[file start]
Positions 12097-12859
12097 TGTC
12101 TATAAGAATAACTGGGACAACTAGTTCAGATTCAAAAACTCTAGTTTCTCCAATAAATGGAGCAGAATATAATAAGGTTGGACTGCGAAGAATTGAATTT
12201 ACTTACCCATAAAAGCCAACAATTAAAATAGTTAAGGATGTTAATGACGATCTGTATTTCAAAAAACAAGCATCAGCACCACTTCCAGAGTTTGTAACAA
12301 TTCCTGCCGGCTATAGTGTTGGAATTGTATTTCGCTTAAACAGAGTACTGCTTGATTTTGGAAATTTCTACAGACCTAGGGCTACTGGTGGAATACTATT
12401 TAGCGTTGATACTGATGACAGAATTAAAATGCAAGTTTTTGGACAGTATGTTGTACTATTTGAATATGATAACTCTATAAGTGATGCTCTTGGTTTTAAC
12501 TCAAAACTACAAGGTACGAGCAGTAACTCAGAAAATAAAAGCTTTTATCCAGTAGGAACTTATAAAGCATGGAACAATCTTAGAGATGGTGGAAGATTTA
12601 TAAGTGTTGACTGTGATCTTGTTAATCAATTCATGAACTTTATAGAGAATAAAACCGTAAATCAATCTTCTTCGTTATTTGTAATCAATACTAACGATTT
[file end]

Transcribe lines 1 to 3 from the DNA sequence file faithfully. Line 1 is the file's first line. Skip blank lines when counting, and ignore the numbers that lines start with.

Positions 12097-12859
12097 TGTC
12101 TATAAGAATAACTGGGACAACTAGTTCAGATTCAAAAACTCTAGTTTCTCCAATAAATGGAGCAGAATATAATAAGGTTGGACTGCGAAGAATTGAATTT